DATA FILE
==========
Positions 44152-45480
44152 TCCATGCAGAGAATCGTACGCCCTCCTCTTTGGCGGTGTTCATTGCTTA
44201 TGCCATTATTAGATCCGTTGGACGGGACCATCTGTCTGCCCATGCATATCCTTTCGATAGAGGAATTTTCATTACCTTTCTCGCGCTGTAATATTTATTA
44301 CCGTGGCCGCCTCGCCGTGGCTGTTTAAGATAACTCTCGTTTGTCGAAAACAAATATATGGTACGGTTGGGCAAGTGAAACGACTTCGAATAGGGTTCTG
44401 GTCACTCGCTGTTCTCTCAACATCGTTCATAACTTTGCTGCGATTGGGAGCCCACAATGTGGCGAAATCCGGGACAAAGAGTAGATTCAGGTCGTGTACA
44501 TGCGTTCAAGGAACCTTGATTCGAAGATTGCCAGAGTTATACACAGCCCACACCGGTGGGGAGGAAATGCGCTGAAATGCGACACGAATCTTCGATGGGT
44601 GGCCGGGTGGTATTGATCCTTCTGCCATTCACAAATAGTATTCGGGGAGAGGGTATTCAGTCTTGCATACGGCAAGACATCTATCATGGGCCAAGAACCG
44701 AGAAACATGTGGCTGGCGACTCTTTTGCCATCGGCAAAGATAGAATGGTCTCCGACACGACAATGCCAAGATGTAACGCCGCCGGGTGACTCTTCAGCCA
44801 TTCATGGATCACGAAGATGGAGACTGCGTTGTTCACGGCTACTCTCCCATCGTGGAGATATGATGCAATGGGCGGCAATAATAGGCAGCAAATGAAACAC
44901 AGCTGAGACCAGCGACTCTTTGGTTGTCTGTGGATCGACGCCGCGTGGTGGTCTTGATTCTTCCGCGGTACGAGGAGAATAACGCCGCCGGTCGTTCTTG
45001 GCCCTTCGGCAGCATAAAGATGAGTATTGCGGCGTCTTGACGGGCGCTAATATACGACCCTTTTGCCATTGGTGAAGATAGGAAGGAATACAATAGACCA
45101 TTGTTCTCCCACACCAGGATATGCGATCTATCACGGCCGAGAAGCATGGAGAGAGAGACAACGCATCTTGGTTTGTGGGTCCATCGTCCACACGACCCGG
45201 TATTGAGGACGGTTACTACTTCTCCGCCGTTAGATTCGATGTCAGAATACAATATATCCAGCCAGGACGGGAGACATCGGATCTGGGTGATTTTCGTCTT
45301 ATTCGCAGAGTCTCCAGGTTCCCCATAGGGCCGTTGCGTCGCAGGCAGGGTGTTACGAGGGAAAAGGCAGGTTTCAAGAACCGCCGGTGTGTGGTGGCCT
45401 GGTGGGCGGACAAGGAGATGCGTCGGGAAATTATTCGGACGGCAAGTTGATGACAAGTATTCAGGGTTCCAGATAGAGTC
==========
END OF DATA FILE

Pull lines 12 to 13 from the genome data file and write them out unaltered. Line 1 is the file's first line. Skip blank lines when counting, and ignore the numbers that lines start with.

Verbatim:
45101 TTGTTCTCCCACACCAGGATATGCGATCTATCACGGCCGAGAAGCATGGAGAGAGAGACAACGCATCTTGGTTTGTGGGTCCATCGTCCACACGACCCGG
45201 TATTGAGGACGGTTACTACTTCTCCGCCGTTAGATTCGATGTCAGAATACAATATATCCAGCCAGGACGGGAGACATCGGATCTGGGTGATTTTCGTCTT